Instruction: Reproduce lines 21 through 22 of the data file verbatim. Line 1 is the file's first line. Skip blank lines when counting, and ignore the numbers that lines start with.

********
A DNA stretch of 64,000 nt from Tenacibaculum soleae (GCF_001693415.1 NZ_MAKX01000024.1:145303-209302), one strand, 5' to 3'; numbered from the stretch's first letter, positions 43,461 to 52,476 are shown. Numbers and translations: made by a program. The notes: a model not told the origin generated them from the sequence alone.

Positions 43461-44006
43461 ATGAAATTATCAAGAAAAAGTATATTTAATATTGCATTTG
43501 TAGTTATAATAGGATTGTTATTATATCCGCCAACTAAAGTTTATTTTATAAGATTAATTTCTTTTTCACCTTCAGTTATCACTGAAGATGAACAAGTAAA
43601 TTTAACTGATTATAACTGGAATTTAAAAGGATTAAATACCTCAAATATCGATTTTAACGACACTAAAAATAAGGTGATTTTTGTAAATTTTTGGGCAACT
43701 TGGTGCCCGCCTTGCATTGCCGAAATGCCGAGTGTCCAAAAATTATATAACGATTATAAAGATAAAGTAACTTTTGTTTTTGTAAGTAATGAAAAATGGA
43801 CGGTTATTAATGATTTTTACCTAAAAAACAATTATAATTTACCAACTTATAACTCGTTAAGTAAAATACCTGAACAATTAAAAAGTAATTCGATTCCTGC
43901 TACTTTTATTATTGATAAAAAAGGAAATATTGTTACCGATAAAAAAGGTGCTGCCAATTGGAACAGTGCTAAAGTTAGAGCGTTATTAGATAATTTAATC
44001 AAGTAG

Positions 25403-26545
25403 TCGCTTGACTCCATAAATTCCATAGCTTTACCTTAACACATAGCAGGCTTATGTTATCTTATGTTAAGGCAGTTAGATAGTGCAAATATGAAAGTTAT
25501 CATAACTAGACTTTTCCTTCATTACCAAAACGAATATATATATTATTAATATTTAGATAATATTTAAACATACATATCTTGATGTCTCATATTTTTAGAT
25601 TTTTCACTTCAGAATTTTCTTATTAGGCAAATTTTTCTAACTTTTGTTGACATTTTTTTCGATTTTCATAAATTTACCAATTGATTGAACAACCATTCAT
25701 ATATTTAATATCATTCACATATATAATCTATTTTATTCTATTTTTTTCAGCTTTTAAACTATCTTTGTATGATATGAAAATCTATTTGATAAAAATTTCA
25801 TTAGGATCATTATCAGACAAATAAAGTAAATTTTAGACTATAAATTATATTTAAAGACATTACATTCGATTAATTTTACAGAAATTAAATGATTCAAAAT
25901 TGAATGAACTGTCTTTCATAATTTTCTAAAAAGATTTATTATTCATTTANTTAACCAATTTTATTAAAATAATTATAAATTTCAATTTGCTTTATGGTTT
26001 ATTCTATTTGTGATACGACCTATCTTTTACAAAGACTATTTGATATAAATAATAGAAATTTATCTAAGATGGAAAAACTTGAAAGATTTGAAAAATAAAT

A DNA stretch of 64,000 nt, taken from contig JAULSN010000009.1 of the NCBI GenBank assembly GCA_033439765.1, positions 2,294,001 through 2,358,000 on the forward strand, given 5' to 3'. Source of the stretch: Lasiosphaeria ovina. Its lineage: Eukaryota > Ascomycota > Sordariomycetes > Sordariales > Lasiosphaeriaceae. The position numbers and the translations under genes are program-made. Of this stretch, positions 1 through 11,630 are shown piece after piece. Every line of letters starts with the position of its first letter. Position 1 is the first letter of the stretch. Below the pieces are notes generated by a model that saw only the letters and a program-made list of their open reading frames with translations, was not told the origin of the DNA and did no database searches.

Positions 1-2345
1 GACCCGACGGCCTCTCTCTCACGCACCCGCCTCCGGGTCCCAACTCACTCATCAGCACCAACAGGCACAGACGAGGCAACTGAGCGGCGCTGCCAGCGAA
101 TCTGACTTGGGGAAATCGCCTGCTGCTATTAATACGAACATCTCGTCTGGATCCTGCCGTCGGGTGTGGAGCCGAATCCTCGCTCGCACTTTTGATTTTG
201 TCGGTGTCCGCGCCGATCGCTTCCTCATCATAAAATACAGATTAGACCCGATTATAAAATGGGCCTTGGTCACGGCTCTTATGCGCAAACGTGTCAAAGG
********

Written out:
101 TCTGACTTGGGGAAATCGCCTGCTGCTATTAATACGAACATCTCGTCTGGATCCTGCCGTCGGGTGTGGAGCCGAATCCTCGCTCGCACTTTTGATTTTG
201 TCGGTGTCCGCGCCGATCGCTTCCTCATCATAAAATACAGATTAGACCCGATTATAAAATGGGCCTTGGTCACGGCTCTTATGCGCAAACGTGTCAAAGG